Leagues of Eternity

Leagues of Eternity

The word indefinite does not give anyone clarity or the ability to make informed decisions. So what's going on in men's football right now?

Stuart Fuller
Credit:

(Article first published in The Non League Paper.)

“He who binds to himself a joy
Does the winged life destroy
He who kisses the joy as it flies
Lives in eternity’s sunrise”

Eternity – William Blake 1757-1827


AND so everything changes.  Except nothing has really changed.  A week is a long time in football, except when there is no football and all we have is speculation to keep ourselves occupied.

Last week, the main talking point was the decision taken by the FA to render the men's 2019/20 season null and void with no promotion and relegation from Steps 3 to 7.

Understandably, that caused some emotions to rise to the surface and a group of men's clubs have already banded together and written to the FA to throw down the gauntlet on that decision.

As you would expect, a significant number of clubs who have put their name to that letter are those who were top of their respective league or within the play-off spots. They are the biggest losers in such a decision being made.  However, as we stand today, there is no alternative, viable route.

The National League’s announcement on Tuesday that they had suspended the men's season “indefinitely” leaves the clubs at Steps 1 to 2 no clearer on what the future holds.

If they ultimately decide not to complete the season but that they will promote and relegate based on points-per-game, they would be at odds with what is happening lower down the ladder.

On the other hand, if the National League  decide to complete this season’s fixtures, we could  have a situation where the Step 3-7 leagues are ready to start playing a new season in August, while the National League are still playing 2019-20 fixtures!

Of course, things could yet change if unhappy clubs at Steps 3 to 7 can win their potential battle with the FA and persuade the governing body not to expunge this season’s records.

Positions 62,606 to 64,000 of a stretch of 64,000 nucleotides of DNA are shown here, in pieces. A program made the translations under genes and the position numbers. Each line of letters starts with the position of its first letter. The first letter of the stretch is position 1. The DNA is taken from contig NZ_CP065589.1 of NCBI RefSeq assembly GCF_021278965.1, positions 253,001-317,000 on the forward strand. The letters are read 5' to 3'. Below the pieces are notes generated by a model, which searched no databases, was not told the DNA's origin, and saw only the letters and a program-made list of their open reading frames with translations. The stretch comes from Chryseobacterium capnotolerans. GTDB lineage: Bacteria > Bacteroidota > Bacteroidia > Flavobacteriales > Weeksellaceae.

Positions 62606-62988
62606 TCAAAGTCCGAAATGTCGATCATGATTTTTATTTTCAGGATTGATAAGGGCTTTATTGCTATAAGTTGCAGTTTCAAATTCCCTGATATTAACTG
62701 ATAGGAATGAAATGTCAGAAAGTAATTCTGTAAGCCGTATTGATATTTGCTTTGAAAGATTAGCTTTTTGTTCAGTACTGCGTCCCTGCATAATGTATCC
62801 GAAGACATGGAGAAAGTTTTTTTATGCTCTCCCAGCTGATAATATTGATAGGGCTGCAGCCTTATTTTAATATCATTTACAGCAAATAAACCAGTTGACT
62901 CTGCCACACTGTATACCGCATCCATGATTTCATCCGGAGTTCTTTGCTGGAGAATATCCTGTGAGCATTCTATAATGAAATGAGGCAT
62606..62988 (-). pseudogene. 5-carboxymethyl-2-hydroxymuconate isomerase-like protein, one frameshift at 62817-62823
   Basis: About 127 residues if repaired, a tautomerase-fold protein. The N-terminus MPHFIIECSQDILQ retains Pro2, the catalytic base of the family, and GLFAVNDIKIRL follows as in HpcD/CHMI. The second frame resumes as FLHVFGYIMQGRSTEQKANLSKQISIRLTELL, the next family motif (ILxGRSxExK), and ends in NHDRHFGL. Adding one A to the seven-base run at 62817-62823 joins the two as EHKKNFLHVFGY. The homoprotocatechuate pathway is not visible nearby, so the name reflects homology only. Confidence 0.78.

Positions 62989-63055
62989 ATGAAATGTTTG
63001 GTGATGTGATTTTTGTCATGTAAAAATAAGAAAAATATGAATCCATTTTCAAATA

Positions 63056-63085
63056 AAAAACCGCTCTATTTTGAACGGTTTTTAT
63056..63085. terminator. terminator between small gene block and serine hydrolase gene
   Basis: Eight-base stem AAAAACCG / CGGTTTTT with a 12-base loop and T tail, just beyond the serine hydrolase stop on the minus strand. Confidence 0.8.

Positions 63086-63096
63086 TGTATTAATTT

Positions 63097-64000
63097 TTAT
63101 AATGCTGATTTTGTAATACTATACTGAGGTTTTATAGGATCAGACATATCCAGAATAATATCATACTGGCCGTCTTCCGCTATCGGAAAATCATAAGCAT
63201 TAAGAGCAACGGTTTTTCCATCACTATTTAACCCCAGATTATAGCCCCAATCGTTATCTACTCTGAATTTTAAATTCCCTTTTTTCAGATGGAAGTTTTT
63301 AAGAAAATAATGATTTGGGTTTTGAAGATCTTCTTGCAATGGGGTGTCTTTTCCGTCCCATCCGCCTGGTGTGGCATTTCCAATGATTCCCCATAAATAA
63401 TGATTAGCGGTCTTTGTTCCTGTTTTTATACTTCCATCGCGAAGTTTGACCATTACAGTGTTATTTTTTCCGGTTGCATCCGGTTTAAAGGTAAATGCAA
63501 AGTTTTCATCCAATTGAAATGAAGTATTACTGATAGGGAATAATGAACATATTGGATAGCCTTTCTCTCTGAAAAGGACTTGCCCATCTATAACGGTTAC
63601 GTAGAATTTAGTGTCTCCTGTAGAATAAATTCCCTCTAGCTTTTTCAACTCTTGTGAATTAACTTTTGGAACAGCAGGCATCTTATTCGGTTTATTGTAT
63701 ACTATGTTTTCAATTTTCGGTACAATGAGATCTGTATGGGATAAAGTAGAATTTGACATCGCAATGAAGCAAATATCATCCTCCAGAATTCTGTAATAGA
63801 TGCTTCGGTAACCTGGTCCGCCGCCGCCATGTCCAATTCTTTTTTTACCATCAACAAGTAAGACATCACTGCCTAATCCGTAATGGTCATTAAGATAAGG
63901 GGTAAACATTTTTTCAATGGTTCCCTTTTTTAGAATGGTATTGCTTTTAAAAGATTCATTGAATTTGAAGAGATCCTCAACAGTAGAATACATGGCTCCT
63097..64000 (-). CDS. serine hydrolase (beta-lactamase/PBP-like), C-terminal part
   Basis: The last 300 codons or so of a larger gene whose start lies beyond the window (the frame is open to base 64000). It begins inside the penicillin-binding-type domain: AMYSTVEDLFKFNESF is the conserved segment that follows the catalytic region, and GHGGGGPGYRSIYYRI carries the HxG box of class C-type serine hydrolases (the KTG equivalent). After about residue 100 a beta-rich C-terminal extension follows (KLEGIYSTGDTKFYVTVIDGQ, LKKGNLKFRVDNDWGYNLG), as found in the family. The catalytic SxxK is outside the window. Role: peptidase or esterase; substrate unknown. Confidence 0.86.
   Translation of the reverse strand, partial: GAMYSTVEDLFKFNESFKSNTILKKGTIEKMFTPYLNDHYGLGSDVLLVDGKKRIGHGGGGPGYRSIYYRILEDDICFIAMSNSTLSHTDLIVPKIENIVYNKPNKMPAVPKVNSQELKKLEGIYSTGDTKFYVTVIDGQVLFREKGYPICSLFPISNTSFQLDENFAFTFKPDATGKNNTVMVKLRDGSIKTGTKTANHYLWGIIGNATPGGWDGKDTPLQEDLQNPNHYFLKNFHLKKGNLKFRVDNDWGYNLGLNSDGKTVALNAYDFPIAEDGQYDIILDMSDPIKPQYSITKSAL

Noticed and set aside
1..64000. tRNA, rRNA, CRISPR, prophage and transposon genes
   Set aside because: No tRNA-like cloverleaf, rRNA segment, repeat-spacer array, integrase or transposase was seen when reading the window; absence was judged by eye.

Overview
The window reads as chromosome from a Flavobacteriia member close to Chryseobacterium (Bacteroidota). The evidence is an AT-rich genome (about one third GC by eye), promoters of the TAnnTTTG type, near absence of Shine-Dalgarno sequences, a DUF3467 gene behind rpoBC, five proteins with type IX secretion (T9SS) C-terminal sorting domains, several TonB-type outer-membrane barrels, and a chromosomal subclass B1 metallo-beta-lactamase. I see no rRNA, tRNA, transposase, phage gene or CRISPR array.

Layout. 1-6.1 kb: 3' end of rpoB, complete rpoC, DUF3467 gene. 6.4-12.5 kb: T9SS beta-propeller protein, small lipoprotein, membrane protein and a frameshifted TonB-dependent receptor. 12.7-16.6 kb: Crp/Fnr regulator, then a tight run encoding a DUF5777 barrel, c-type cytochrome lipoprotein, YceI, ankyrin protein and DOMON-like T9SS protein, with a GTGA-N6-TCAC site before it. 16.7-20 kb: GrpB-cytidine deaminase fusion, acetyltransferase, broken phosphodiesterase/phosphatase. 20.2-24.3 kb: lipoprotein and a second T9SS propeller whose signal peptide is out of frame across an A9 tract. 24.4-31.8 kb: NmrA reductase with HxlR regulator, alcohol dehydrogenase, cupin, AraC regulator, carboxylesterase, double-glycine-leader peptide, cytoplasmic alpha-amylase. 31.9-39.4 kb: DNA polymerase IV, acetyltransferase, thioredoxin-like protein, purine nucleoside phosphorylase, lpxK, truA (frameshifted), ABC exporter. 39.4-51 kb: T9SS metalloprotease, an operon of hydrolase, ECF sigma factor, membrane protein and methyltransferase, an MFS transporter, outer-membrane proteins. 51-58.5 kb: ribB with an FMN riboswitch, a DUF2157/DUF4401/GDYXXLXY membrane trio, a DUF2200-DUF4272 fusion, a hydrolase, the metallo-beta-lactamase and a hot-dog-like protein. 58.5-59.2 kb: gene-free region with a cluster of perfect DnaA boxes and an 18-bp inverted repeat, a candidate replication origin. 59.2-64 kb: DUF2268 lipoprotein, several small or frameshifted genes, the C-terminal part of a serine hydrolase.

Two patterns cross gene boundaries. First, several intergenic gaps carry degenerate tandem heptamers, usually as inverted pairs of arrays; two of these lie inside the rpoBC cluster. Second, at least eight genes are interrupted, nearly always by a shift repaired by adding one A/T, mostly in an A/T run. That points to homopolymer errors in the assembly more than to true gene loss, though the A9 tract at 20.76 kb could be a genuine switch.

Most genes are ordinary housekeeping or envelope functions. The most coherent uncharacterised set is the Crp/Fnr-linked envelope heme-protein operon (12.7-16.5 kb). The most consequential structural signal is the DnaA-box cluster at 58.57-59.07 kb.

What it all means is that the game is in a muddle at the moment and everyone badly needs clarity.

This is the result in football not speaking with one voice from the top down.

The longer decisions are postponed, the worse the outcome is for the vast majority of clubs in this country.

If, from the Premier League down, the decision was made to end the season and decide the winners and the losers by a common method (the fairest out of all non-equitable methods is points-per -game) then all clubs would be going into the next few months on a level playing field.

I’m sure there would be a few clubs who would miss out on promotion or face relegation despite being at the top or not near the bottom and they may consider a challenge to the decision.

The word indefinite does not give anyone any clarity or the ability to make informed decisions.

Players’ contracts end in a few weeks – what happens to those individuals during this indefinite period?

Can they move as free agents?

Are clubs expected to pay players after the contract end date during the period of indefinite definiteness?

I understand that the National League, along with the Premier League, Football League and of course the Football   Association, want to return to action as soon as they can and complete the 2019/20 because that will solve some very difficult questions that need specific answers for, but we also have to be realistic.

With COVID-19 cases still on the rise and predictions that the number of infections could continue to do so for many weeks to come there will come a point when someone has to push the big red button on the 2019/20 season.

The question for many clubs is why hasn’t that decision already been made across all football.